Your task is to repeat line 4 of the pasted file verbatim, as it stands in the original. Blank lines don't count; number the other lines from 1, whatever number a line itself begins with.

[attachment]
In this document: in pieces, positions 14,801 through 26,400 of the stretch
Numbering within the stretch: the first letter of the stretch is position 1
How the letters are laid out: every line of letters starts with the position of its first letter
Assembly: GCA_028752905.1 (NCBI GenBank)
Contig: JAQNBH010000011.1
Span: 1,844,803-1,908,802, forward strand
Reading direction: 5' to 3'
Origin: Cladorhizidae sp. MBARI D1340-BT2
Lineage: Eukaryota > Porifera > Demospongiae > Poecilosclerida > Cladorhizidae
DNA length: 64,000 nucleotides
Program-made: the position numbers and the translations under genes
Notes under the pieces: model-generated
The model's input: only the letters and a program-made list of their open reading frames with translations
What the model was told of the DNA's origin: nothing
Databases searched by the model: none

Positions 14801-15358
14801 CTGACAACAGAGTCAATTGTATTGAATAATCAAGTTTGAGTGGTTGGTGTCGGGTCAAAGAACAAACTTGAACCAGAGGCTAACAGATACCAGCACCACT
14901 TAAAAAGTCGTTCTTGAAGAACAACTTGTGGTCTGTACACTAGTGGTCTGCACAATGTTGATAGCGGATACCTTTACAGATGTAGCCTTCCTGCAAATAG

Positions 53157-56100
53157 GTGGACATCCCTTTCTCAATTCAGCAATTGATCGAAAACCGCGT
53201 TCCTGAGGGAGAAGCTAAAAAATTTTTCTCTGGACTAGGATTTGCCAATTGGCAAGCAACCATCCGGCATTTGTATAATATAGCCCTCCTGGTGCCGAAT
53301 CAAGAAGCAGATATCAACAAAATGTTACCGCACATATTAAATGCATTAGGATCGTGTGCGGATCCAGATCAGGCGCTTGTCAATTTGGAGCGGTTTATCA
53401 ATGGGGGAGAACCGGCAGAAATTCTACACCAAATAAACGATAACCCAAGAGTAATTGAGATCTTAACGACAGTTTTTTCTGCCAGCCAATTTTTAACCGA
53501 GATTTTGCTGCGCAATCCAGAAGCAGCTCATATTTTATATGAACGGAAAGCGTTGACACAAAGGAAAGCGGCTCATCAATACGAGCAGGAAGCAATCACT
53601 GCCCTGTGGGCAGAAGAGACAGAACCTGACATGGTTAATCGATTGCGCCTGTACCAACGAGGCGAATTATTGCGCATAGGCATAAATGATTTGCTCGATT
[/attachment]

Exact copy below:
Assembly: GCA_028752905.1 (NCBI GenBank)